While reunion shows are obviously catnip for diehard fans, wouldn’t some real honesty and introspection make for better TV than a softball tidbit fans already knew about? For these six actors, Friends was a career-defining opportunity, catapulting them to mainstream cultural relevance and global tabloid scrutiny. Why wouldn’t you mine the real human cost that comes with such atmospheric fame?
Unfortunately, the special offers way more self-congratulation than self-reflection. While Friends was undeniably a show of its time, the cast and crew were overwhelmingly white, even by the standards of the day. And several of the jokes (See: “Fat Monica,” the transphobic characterizations of Chandler’s dad, several homophobic swipes, and even some subtle racism) don’t hold up. While show co-creator Martha Kauffman, referencing her hiring decisions and the way the show was written, admitted in 2020 to being “part of systemic racism,” the special never addresses any of the times the show faltered.
When the special approaches the hour mark, this uniformly positive, uniformly sincere approach becomes grating. This, coupled with gratuitous, random-to-the-point-of-disbelief celebrity cameos like Justin Bieber dressing as “Spudnik,” the revelation that Malala Yousafzai is “totally a Joey with a hint of Phoebe,” and Lady Gaga coming in to upstage Kudrow’s rendition of “Smelly Cat," makes for chaotic viewing.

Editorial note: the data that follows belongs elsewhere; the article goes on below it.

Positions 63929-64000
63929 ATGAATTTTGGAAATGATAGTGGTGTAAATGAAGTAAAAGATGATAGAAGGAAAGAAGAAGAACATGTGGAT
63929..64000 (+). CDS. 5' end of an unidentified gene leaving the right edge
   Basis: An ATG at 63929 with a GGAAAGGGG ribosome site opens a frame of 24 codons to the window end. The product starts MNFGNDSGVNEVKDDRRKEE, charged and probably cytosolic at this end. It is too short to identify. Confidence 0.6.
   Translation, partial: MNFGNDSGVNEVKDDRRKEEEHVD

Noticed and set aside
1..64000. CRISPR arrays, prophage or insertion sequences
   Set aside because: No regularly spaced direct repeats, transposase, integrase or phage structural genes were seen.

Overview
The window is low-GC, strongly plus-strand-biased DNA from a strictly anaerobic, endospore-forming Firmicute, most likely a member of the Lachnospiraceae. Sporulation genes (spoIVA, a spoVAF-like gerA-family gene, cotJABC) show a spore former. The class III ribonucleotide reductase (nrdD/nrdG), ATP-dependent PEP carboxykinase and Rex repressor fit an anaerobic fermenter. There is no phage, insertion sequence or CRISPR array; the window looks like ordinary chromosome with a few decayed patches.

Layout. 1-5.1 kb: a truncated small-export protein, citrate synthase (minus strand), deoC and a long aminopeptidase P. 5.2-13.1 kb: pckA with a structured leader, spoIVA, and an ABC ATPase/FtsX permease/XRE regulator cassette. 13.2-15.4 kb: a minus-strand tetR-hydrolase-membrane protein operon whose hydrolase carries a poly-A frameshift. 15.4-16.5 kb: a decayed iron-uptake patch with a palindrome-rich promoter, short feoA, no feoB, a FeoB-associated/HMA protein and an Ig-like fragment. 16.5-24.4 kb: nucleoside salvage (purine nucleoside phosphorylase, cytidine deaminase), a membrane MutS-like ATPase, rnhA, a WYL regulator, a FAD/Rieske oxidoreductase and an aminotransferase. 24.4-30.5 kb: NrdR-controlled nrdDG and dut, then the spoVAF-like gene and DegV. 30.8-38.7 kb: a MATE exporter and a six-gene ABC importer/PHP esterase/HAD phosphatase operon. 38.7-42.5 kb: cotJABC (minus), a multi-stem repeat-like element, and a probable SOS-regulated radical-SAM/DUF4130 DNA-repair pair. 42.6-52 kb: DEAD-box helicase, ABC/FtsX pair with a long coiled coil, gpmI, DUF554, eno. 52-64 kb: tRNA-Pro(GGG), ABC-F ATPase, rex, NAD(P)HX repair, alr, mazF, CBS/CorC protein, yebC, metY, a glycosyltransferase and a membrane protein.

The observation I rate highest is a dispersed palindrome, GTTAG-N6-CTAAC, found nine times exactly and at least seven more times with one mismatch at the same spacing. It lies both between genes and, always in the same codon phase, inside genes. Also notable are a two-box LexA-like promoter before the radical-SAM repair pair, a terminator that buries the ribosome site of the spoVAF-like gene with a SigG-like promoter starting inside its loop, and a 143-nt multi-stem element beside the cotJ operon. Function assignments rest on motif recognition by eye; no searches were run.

Friends is a show that meant a lot to countless people. Its stars were all perfectly cast, totally charming, and hilarious. The show's creators were able to turn a story about a group of attractive 20- and 30- somethings with seemingly unlimited time to hang out, live in nice apartments, and drink coffee into something aspirational and at times transcendently funny. There’s a reason for its record-breaking success and how it continues to garner so many streams and syndications decades after the fact. The show’s comedy resonates exactly how inside jokes do with close, real-world friends. It’s comforting and familiar.
The best part of the special highlights this exact feeling in a montage where they interview people from around the world about how the sitcom impacted their lives. A Ghanaian single mother talks about how empowered she felt when Monica proposes to Chandler. The members of BTS explain how the show helped them learn English. A Mexican loner shares that they found comfort in the cast members’ chemistry and eventually found their partner through a mutual love of the sitcom. No matter how poorly some of the material has aged, there’s no denying the power of these stories as a testament to how much the show—and pop culture writ large—can impact people's lives. But a documentary on these people alone would’ve been more compelling than Friends: The Reunion.
Towards the end of the special, the cast once again said that there won’t be a scripted revival of Friends and shot down the idea of another televised reunion. Lisa Kudrow explained that because the show’s writers tied everything up so nicely and that each character’s lives were on track, it would be a shame to have to undo those good developments for the sake of stakes for a new show. “I don’t want anyone’s lives unraveled,” she said. After watching Friends: The Reunion, HBO Max didn’t want anything other than the happiest ending.